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The Cost Of Non-optimized Medications

The Cost Of Non-optimized Medications

Researchers at the University of California (UC) San Diego estimate that illness and death resulting from non-optimized medication therapy costs $528.4 billion annually, equivalent to 16 percent of total U.S. healthcare expenditures in 2016.

“Ideally, when you’re sick, a healthcare professional prescribes you a medication, you take it as directed, and you get better,” said Jonathan Watanabe, PharmD, PhD. “But what happens a lot of the time is the medication regimen is not optimized. In other words, the prescription may not be exactly appropriate for your indication—not quite the right medication or dose—or you just don’t take the medication for whatever reason, don’t take them as directed, or the medication causes an adverse event or a new health problem.”

For example, you come down with the flu and visit the emergency room. A doctor prescribes Tamiflu, but you don’t fill the prescription. Your symptoms worsen and you end up back at the hospital—all at great cost to you, the hospital, and your insurance company.

Clark was working in a cake shop with plans to enroll in a culinary arts program.

But the problem isn’t just nonadherence (not taking the medication at all or not taking it as directed), Watanabe said. Non-optimized medication therapy also includes instances in which a medication contributes to a new health problem. For example, the ACE inhibitor you’re taking to lower your blood pressure causes you to cough, so you take an over-the-counter cough-and-cold medicine that also includes an ingredient that increases blood pressure and raises your risk of sleepiness and falls.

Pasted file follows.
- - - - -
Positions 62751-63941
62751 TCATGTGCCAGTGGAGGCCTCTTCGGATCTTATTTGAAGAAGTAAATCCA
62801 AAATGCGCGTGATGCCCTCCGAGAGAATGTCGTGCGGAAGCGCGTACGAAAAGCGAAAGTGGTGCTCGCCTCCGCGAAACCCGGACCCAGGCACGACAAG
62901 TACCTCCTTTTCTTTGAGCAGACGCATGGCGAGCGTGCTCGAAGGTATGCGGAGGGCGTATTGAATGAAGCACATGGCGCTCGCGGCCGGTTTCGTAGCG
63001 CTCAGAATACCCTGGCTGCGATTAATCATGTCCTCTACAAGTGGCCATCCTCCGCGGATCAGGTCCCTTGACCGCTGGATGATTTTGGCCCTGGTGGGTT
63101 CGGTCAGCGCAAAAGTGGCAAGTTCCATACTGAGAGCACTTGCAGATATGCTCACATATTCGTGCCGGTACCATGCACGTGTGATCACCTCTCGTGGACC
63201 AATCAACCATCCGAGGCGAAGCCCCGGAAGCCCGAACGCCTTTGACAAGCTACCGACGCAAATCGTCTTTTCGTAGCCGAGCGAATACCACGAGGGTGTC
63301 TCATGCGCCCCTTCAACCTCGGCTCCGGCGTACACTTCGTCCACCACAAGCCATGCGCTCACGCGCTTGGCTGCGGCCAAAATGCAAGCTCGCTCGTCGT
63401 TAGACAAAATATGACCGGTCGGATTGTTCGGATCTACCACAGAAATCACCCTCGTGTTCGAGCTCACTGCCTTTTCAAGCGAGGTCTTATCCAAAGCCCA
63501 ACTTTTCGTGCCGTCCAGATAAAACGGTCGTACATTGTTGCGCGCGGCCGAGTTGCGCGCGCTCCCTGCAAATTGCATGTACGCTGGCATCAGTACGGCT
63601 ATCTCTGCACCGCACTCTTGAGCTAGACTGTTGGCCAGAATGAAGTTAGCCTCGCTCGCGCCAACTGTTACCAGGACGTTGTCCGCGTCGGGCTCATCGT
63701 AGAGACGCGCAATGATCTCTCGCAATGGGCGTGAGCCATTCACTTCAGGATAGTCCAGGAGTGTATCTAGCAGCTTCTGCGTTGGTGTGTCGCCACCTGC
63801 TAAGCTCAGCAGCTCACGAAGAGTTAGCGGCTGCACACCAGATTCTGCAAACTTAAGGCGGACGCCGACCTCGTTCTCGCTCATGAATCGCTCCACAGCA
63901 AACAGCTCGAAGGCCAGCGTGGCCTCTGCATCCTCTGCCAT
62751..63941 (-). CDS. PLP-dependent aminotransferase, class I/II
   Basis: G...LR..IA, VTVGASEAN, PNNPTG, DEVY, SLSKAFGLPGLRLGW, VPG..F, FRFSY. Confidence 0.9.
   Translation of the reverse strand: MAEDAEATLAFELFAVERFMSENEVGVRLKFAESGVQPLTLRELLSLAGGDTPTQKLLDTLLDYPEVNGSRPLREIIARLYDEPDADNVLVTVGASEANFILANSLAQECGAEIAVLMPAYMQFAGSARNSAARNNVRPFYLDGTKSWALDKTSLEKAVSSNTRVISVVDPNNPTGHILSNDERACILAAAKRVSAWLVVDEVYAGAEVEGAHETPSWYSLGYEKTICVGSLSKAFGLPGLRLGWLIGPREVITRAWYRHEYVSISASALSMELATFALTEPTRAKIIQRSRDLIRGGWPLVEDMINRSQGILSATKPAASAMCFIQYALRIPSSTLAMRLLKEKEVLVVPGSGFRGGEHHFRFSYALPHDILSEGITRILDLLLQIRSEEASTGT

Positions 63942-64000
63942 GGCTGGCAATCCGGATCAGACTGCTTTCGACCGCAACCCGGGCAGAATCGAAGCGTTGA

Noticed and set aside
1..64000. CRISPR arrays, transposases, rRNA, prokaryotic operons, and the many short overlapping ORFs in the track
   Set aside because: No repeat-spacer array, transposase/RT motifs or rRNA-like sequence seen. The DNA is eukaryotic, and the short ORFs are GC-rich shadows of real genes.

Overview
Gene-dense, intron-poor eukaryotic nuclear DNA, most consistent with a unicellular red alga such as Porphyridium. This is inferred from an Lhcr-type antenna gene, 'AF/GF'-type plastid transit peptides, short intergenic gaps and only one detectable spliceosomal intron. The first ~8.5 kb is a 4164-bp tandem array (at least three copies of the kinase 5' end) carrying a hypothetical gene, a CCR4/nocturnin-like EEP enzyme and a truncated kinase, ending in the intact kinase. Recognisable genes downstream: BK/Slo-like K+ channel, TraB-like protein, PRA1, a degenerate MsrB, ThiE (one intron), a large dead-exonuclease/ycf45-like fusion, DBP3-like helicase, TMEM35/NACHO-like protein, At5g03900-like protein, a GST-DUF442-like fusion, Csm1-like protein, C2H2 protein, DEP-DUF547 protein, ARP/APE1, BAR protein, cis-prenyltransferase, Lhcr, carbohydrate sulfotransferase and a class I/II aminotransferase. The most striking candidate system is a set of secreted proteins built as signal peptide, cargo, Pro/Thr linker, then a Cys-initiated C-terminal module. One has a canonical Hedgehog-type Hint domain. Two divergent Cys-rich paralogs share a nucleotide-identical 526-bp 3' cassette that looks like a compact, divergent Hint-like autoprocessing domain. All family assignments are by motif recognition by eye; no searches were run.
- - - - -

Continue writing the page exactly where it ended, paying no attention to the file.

“In that case, the drug treatment is functioning like a new disease,” said Jan Hirsch, PhD, who participated in the research.

For the study, published in the Annals of Pharmacotherapy, the researchers considered many health outcomes that could ensue due to a treatment failure or new treatment-caused medical problem, including emergency department visits, hospitalization, long-term care, medical appointments, and additional medications. They estimated that the average cost of an individual experiencing treatment failure, a new medical problem, or both after initial prescription use to be approximately $2,500. The estimates did not include non-medical costs such as transportation or caregiving, or indirect costs related to lost productivity.

“Non-optimized medication therapy is a massive avoidable cost,” Watanabe said. “If medications were prescribed, monitored, and taken properly, we wouldn’t face this cost, and patients would be healthier.”

 

This article was adapted from information provided by UC San Diego.

 

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